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Selling a business, such as a restaurant, requires planning and preparation. We briefly look at some steps you can take to increase your chances of a higher selling price and seamless sale process.

 

Appearance Is Important

 

Even though you, as the restaurant owner, already know the importance of appearance when it comes to customer experience, when selling a business, it is even more important. Yes, the financial statements are essential, but with a restaurant being about food, experience, hygiene, and appearance, how you present the premises is important. It must be squeaky clean, including the parking area, garden, stores, and even the dustbin area.

 

Repair broken tiles, taps, and any equipment before you show the business to potential buyers. The potential buyers look at what is right in front of them. Dirty walls, worn carpets, dull-looking tiles, greasy surfaces, and the likes portray a message of not caring. The process thus starts by cleaning, repairing, and preparing it to be shown to potential buyers.

 

Where needed, add a fresh coat of paint and upholster a worn seat or two. Even if you don’t want to spend a whole lot of money on selling a business, improving the appearance is important when it comes to a restaurant or pub.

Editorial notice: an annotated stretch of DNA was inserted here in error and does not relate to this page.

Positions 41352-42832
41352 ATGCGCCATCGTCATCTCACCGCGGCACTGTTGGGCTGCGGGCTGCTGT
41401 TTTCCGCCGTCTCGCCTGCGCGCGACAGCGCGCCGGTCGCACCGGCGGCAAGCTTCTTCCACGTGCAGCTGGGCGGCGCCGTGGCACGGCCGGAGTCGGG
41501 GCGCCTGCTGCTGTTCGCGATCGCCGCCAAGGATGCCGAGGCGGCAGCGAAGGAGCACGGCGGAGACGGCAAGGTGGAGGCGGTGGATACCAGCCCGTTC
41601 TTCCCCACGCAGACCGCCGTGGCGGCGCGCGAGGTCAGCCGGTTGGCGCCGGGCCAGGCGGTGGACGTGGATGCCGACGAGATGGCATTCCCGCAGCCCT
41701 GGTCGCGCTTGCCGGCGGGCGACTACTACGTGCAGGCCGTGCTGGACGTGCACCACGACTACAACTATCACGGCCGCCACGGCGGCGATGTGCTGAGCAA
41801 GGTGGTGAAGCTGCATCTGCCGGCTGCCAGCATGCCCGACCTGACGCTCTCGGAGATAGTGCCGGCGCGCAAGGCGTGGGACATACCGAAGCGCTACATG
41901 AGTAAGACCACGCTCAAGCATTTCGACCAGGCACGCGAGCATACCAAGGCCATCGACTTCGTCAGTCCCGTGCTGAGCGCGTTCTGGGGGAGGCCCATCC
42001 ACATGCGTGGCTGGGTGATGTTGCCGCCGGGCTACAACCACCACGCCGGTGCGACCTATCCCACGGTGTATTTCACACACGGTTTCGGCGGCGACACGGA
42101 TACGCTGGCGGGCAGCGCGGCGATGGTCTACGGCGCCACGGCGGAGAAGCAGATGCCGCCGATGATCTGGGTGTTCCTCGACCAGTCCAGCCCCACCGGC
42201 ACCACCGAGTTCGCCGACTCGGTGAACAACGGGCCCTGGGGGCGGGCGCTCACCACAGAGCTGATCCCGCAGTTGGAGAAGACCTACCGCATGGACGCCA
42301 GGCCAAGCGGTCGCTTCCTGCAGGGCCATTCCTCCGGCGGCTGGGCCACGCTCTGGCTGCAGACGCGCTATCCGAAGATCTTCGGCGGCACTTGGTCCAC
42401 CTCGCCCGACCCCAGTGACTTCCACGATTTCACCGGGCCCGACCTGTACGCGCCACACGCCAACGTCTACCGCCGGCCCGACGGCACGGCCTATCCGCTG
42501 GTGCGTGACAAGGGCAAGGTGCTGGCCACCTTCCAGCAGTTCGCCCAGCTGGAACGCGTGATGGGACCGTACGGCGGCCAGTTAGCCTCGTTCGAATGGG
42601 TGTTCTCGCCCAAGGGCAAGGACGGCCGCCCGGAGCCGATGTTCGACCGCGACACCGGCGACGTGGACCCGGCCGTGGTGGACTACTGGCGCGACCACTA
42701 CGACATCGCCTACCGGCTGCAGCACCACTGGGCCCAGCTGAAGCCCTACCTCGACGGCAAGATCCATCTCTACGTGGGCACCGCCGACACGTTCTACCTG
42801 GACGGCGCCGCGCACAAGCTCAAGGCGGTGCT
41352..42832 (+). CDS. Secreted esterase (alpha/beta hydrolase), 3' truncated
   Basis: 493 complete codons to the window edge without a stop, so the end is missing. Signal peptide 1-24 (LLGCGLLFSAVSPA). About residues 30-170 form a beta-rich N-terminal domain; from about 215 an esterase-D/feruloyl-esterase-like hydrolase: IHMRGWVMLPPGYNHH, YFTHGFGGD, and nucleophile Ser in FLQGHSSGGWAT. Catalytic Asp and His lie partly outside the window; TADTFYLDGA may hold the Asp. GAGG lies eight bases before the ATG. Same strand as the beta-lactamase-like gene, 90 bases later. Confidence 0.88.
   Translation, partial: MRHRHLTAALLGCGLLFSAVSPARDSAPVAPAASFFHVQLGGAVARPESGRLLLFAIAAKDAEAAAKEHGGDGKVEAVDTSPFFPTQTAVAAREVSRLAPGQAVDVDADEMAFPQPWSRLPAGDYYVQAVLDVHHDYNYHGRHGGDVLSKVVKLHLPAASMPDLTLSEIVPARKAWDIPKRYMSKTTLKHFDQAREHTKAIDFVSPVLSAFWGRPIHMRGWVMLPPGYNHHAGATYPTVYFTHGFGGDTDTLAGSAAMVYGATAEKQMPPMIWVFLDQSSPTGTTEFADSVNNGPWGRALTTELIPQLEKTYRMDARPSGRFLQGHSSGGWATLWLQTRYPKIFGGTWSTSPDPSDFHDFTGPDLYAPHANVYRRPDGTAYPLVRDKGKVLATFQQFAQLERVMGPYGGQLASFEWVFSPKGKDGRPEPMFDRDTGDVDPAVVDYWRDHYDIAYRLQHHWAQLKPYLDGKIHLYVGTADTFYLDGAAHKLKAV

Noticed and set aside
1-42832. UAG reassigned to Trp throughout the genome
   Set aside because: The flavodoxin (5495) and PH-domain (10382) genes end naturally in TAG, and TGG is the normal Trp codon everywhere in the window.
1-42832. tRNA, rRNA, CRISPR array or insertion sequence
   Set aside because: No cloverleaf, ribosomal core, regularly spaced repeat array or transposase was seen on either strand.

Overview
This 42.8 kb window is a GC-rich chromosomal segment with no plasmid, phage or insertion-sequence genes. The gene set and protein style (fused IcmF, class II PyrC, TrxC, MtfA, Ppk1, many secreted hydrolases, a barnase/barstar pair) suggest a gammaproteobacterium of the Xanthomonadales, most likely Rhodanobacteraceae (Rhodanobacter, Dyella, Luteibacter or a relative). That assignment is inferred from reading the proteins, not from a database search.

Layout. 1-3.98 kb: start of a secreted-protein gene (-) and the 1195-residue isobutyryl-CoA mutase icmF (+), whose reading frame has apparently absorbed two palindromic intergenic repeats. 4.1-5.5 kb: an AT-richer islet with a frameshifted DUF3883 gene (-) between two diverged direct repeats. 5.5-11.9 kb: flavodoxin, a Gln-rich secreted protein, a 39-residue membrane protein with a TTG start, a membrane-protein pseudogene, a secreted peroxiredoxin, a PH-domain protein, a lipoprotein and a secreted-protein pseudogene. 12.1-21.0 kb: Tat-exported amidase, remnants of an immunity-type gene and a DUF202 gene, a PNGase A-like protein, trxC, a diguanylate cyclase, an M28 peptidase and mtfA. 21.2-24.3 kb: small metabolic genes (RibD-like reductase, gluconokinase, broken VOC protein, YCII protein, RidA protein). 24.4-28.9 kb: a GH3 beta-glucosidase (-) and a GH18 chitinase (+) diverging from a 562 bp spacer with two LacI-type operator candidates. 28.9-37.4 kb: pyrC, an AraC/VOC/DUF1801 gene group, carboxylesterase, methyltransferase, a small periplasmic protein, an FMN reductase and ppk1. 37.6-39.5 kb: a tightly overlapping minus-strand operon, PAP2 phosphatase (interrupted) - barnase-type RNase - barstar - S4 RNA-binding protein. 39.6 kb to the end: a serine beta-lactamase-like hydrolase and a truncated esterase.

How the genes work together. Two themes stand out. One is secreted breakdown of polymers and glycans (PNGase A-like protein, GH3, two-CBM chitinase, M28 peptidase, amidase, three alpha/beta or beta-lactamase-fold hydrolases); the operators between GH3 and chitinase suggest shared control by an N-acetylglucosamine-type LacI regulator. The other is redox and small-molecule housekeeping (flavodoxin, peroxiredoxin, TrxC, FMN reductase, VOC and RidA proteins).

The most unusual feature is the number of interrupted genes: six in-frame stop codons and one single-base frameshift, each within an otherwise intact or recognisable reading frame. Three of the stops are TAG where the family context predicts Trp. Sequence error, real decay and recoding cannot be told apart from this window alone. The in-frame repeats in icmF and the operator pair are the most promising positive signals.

Remove Personal or Non-Business-Related Items

 

Before you draft the assets list, remove personal items from the premises. It helps to reduce the chances of misunderstandings. When the broker or potential buyer views the premises, it must be easy to compare the items with the information from the assets list. If it doesn’t form part of the business, it should not be on the premises. This includes computers, sound or catering equipment, clothing, vehicles, and gas bottles.

 

Appearance Is Perfect – Now for Financial Order

 

Presenting the restaurant as neat is a good start, but for a true and accurate valuation, there must be accurate financial statements in place. To this end, make sure that you have more than till-slips all stapled together as cash-up records. Hopefully, you have applied good bookkeeping practices since the start of the restaurant. If not, it is not too late to start. Have an accountant help make sense of your books by preparing financial records dating back to at least one year before the selling date. If your restaurant is still within the first 12 months of operation, this should be easier.

 

List of Assets

 

Selling a business also entails having a list of items included in the sale. To this end, prepare a detailed list of all the hard assets, such as the bar counter, shelves, chairs, tables, equipment, and appliances. Make a copy of the current lease for inspection by the broker or buyer during the due diligence phase. Also, make sure that you have all the relevant licences in place. Have the employee payroll information ready, in addition to the list of suppliers, as well as all monthly accounts payable, such as insurance, utilities, and security.

 

What Next?

 

To avoid pitfalls and ensure a good market-related price and a seamless sale process, call us for professional help in selling a business anywhere in South Africa.